Sideburns are whiskers that are worn on the sides of a man’s face, especially when the beard on the chin is shaved. The term is an alteration of the name of General A.E. Burnside (1824-81), a Union general in the US Civil War more famed for his whiskers than his abilities on the battlefield.

The term burnsides, referring to a style of whiskers worn by the general, occurs as early as 1875. From the Cincinnati Enquirer of 6 July of that year:

His whisker was of the Burnside type, consisting of mustache and “muttonchop,” the chin being perfectly clean.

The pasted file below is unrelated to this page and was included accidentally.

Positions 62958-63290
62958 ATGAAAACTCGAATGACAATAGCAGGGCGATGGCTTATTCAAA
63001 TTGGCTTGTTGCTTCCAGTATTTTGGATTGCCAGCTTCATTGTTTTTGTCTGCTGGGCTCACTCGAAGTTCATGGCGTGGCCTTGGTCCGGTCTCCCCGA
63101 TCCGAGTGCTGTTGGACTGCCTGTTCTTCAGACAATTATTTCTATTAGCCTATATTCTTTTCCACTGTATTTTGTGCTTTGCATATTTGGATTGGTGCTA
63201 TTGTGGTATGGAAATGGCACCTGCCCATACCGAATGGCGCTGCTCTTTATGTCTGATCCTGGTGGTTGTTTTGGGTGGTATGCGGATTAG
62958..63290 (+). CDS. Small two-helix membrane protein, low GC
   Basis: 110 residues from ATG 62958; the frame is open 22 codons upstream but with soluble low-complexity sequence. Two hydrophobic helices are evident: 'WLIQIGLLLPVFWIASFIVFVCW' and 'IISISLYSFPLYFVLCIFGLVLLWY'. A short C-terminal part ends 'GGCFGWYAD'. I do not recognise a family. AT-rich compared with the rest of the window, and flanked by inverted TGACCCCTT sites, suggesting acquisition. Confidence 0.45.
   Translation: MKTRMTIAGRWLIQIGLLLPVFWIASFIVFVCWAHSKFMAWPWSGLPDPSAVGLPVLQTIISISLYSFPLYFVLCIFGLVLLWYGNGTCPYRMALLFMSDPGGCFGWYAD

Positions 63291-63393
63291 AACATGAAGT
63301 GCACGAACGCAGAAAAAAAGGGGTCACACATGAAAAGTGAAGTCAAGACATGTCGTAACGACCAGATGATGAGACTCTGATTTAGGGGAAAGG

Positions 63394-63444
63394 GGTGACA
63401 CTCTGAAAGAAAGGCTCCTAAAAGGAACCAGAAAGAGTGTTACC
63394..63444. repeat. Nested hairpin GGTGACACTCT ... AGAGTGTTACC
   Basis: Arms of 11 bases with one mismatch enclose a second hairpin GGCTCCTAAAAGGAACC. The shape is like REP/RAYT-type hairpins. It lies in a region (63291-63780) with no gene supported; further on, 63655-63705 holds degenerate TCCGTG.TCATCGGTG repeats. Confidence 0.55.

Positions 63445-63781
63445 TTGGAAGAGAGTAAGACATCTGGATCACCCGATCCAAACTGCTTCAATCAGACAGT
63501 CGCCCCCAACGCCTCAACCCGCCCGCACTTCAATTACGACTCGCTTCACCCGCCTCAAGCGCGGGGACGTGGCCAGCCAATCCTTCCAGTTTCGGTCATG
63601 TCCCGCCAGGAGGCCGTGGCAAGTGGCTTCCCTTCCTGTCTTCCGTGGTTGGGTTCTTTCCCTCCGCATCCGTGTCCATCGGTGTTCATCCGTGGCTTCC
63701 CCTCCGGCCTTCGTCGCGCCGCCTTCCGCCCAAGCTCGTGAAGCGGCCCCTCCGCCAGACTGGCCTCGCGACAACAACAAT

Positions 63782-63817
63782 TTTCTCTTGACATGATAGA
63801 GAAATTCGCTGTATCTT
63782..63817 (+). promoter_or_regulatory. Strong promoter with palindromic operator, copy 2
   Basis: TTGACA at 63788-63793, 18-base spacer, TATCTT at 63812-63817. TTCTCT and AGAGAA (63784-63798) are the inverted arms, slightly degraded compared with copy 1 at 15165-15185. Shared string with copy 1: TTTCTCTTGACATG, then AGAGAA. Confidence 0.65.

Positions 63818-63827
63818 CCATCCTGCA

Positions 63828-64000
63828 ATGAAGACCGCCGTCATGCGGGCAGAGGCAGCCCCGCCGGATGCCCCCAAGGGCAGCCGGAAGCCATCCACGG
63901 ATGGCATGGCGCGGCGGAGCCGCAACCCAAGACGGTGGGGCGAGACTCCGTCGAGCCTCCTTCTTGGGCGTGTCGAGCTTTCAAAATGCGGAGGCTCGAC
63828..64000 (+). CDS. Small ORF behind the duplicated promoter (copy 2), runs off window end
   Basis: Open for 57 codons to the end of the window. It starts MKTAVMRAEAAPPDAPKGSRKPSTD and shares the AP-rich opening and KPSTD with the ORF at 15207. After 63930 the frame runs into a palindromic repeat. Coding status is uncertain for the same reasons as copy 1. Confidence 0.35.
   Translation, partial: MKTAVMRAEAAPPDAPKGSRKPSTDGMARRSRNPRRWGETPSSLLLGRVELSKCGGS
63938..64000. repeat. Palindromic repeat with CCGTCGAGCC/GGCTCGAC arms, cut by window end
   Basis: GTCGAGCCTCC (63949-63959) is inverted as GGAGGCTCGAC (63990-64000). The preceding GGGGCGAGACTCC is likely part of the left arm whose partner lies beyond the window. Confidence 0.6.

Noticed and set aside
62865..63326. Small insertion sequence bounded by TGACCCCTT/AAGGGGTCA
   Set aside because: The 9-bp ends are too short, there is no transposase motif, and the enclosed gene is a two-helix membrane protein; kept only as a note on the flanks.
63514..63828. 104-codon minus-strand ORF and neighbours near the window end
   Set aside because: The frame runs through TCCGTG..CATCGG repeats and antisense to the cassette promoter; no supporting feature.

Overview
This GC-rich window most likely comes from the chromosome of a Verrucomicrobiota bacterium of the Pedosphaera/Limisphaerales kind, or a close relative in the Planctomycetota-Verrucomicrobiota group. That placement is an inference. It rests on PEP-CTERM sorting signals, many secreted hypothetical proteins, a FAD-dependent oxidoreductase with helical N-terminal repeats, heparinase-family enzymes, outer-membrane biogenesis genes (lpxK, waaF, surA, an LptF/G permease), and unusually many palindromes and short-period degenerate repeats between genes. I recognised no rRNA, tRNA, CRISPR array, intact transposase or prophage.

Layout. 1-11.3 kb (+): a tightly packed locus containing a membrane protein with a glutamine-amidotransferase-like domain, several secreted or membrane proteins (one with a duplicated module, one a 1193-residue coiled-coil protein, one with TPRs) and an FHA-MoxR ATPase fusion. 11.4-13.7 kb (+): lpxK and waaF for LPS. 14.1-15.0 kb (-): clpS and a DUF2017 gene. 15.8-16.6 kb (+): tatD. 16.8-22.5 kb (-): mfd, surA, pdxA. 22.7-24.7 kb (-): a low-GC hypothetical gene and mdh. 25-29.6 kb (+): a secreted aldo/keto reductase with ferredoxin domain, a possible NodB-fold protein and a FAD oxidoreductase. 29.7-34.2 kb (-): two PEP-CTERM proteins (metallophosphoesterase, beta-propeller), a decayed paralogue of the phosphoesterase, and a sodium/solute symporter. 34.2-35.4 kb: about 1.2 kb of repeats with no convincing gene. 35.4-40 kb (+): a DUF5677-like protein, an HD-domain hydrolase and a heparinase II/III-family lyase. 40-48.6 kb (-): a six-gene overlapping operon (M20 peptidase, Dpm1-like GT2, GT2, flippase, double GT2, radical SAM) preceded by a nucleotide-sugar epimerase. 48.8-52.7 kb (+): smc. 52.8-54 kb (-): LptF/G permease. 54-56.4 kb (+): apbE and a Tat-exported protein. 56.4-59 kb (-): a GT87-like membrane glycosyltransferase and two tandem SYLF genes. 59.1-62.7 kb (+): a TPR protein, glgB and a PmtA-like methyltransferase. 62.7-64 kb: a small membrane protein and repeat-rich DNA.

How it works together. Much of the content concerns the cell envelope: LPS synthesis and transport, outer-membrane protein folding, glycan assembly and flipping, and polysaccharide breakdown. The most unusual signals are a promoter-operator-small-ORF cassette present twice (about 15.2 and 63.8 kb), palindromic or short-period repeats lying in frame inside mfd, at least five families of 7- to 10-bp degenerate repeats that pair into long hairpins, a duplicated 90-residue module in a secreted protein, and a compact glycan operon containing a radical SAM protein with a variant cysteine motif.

Within a decade or so of the appearance of burnside, the order of the syllables was reversed. Presumably, as memories of the Civil War and the name Burnside faded, folk etymology took over and tried to make sense of the term by emphasizing the side.

From the Chicago Journal of 1 August 1887:

McGarigle has his mustache and small sideburns still on.

(Source: Oxford English Dictionary, 2nd Edition)

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